Jana Hunter’s first two albums, on Devendra Banhart and Andy Cabic’s label Gnomonsong, were a beguiling mixture of whimsy, philosophy, sadness, and dream-state meditation. Her singing voice will not reach out and grab anyone with histrionics (she’s not a Joanna Newsom or Mariah Carey type), but subtly casts quite a spell, carrying more emotion than you realize at first. It has tenderness, too, and strange poetry. I don’t know if “freak folk” is still being used to describe artists in the circles Hunter runs in, but if it is, it shouldn’t be. She does seem like the independent spirit that that term “freak” might be implying (in 2006 she was part of attempt to do an east coast tour by sailboat, for example), but her music reaches out beyond just folk, taking in torch balladry, campfire chants, and soft psychedelia.
That is even more true of Lower Dens, Hunter’s new band. Their debut album Twin-Hand Movement will never be mistaken for folk, no matter what definition of folk you’re using. It is running with the strains of American eccentric/bohemian music that the “freak-folk” label (and the equally unhelpful references to the “new weird America”) was meant to evoke. It’s also visceral wall-of-sound music, going for the big, hammering waves of sound associated with another buzzword, shoegaze and especially My Bloody Valentine. Lower Dens are working with the stoned blues and gently strange balladry of Hunter’s other albums and blowing it up widescreen, staking out a huge presence through layered guitars and a rhythm section that gathers suspense through playing that shapes and soothes in equal measure. In a word: control.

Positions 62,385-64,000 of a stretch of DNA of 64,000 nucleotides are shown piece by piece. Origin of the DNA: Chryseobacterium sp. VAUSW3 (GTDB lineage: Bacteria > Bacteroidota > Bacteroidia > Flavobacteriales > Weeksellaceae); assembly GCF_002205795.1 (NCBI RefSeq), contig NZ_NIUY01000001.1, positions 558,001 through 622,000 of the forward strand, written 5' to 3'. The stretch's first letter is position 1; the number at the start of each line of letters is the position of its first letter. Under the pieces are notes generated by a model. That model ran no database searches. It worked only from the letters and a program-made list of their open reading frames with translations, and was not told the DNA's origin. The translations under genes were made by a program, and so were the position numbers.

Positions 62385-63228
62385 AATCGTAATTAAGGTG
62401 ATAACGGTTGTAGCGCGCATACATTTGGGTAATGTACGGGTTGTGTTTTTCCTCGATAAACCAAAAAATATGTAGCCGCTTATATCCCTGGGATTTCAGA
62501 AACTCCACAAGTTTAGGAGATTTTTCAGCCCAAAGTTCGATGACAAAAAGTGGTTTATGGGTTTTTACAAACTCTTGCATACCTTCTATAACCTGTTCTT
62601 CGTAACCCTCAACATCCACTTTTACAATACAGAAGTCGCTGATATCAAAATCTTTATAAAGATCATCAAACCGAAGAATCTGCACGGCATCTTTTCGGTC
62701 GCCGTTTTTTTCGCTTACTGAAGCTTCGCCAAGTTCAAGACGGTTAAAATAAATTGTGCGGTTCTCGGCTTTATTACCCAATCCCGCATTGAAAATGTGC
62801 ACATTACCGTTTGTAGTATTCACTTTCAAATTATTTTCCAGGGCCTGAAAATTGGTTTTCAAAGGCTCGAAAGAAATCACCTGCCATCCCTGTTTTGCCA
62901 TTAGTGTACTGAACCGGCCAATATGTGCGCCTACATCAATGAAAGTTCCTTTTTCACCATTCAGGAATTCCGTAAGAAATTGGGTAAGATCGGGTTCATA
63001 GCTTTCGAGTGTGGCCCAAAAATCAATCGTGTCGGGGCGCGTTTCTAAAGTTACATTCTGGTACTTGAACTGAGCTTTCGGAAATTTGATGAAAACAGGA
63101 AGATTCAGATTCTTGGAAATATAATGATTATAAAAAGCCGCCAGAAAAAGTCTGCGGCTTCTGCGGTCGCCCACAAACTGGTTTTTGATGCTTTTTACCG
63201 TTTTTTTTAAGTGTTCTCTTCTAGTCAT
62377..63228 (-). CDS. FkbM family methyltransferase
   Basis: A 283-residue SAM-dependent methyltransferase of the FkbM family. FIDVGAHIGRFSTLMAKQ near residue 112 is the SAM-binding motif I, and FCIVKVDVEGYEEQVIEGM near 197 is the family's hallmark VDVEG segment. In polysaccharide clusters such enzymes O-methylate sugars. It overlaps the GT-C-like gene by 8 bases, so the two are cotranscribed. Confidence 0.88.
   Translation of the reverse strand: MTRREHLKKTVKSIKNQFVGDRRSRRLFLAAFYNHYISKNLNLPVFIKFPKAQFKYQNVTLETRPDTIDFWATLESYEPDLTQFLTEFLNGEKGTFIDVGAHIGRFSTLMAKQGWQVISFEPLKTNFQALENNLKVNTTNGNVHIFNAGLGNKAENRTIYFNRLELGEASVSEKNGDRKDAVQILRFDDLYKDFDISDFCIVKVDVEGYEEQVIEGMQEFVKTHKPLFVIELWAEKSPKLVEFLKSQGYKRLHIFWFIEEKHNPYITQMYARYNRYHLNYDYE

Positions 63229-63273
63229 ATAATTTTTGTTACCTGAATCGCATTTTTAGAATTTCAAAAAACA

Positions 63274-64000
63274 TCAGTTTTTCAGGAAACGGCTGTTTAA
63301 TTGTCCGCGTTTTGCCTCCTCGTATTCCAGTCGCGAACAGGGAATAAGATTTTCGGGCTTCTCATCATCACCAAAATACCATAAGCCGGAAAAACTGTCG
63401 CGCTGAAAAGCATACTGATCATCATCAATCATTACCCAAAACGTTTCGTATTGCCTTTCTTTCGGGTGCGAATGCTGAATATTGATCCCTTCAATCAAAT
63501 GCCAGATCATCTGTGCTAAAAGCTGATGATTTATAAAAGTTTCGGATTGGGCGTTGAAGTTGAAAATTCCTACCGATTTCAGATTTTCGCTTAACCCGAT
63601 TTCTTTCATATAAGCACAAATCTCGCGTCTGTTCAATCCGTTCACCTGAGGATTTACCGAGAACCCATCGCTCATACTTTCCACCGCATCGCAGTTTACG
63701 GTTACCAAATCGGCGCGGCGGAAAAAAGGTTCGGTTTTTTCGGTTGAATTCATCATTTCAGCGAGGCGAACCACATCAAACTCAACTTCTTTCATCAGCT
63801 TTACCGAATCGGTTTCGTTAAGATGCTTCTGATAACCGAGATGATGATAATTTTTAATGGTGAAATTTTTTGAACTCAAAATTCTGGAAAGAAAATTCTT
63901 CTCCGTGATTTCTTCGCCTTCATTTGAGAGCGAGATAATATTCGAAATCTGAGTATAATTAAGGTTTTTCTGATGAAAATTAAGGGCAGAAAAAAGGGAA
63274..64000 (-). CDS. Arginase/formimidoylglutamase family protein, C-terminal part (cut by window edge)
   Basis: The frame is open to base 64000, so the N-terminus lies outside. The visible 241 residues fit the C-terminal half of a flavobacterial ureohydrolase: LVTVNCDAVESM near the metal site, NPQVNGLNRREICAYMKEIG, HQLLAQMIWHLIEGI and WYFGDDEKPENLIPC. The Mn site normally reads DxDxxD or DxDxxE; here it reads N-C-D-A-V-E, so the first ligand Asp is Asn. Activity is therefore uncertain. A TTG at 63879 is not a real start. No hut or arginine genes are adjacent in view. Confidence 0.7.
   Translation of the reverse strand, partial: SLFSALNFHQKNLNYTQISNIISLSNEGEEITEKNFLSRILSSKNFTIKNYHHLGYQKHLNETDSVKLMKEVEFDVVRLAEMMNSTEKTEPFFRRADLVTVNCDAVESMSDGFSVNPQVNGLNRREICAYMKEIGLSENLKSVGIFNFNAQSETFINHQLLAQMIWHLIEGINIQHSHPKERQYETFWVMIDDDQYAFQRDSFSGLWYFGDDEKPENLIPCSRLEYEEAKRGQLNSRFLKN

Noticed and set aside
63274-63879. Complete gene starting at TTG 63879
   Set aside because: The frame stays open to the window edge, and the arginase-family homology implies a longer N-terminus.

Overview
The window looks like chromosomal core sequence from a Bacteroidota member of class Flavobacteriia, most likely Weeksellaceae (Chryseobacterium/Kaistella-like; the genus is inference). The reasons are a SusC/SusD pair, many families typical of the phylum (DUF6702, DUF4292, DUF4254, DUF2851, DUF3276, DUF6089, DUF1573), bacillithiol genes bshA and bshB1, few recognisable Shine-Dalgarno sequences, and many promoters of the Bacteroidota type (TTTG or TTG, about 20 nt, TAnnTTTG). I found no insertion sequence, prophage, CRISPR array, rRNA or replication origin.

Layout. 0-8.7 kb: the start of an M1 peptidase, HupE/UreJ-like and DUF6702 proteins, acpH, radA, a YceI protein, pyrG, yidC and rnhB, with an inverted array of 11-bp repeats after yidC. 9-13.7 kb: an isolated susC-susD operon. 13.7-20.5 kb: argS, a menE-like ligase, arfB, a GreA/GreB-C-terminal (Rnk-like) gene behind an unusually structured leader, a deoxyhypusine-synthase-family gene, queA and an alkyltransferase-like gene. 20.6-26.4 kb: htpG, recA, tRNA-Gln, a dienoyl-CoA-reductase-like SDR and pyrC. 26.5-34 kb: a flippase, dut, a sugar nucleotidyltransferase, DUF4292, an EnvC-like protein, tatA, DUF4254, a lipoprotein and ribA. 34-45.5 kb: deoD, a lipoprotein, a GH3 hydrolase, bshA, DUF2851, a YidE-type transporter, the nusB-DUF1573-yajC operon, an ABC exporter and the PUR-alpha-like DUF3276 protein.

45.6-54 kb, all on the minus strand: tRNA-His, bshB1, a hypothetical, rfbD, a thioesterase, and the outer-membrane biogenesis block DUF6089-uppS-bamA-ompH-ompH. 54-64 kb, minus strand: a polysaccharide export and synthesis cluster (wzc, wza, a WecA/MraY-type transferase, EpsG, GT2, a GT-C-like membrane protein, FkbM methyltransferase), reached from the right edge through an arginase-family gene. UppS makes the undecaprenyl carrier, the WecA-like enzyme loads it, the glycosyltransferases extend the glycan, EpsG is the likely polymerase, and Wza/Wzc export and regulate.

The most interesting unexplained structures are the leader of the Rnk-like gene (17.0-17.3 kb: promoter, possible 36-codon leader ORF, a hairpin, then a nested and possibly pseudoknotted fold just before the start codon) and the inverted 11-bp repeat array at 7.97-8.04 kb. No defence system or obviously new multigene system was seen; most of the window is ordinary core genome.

The expansive side of their sound evokes big American landscapes, earth and sea, fitting lyrics like those in “Tea Lights”, where Hunter sings of seas and lighthouses before meditating on the phrase “tea lights in the sand”—meditate in feeling, that is, without any New Age gimmicks, and with some awfully tuneful melody lines.
Hunter’s voice is beguiling. Keeping it lower in the sound mix, as they do across the album, accentuates that quality, but only because the music itself is so beguiling, and matches so well the enigmatic and bittersweet qualities of her singing and songs. A song like “A Dog’s Dick” is at once comfortable and completely rapturous, with big, cinematic moments where the bassline stops time, while the percussion frames it in a classically pop way. Then the guitars come in searing, building the song’s intensity to the next plateau. The musicianship throughout the album is fierce, put under a spotlight during the instrumental “Holy Water”, but really on display throughout, working a certain haunted magic that melds perfectly with Hunter’s own.
On Twin-Hand Movement, there’s darkness that in the most driving moments recalls Factory Reccords even, though Hunter’s presence is always more intimate and personal, like an enchanting storyteller at some late-night campfire, weaving diaries, poems, history, ghost story sea chanteys, and mourning together in one mysterious gesture.
// Sound Affects
"The man whose songs were recorded by Johnny Cash, Alan Jackson, Ricky Skaggs, David Allan Coe, The Highwaymen, and countless others succumbs to time’s cruel cue that the only token of permanence we have to offer are the effects of shared moments and memories.READ the article